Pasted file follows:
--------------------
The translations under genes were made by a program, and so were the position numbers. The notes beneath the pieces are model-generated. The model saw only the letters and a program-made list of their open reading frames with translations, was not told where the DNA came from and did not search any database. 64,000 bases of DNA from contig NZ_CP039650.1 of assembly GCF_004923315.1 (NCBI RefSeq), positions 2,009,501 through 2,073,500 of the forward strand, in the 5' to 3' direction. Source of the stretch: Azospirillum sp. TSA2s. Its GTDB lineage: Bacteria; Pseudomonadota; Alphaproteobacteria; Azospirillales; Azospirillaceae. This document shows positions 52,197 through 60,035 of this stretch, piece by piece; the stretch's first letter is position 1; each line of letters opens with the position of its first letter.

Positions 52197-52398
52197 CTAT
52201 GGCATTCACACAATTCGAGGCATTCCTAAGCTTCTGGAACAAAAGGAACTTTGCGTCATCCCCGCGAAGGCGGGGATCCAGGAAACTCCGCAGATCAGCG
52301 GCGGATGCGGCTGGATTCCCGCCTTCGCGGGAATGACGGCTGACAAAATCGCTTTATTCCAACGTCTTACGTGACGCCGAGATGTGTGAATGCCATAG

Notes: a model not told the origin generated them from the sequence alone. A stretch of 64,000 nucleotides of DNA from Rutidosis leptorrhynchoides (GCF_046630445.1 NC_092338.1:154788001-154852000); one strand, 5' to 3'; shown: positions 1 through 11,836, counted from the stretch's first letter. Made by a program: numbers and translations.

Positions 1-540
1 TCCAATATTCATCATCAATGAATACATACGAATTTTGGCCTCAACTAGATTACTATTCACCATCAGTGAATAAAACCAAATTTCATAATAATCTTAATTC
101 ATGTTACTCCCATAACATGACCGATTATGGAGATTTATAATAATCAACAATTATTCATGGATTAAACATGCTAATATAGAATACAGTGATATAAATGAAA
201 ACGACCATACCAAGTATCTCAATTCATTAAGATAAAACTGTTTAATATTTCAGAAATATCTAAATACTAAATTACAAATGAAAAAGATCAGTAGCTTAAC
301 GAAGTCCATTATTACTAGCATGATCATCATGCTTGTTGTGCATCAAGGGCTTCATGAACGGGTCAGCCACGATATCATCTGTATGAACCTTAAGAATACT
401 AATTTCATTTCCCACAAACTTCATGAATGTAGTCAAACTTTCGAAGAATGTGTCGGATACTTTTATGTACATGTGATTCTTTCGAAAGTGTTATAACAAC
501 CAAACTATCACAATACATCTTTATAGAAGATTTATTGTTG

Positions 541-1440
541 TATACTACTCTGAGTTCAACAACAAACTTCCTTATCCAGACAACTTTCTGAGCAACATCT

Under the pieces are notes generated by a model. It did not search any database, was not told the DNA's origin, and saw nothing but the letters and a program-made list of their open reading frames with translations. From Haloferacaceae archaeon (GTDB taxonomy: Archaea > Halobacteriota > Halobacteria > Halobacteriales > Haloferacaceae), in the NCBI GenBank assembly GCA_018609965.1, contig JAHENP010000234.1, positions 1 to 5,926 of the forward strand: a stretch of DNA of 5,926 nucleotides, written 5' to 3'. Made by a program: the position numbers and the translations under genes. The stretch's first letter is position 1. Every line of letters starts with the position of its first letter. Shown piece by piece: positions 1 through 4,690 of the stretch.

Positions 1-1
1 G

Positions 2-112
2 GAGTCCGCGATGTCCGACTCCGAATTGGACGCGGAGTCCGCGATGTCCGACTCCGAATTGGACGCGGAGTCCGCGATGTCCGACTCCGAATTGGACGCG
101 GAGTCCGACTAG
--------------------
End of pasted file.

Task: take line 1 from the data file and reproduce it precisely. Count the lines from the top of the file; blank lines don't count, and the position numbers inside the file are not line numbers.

The translations under genes were made by a program, and so were the position numbers. The notes beneath the pieces are model-generated. The model saw only the letters and a program-made list of their open reading frames with translations, was not told where the DNA came from and did not search any database. 64,000 bases of DNA from contig NZ_CP039650.1 of assembly GCF_004923315.1 (NCBI RefSeq), positions 2,009,501 through 2,073,500 of the forward strand, in the 5' to 3' direction. Source of the stretch: Azospirillum sp. TSA2s. Its GTDB lineage: Bacteria; Pseudomonadota; Alphaproteobacteria; Azospirillales; Azospirillaceae. This document shows positions 52,197 through 60,035 of this stretch, piece by piece; the stretch's first letter is position 1; each line of letters opens with the position of its first letter.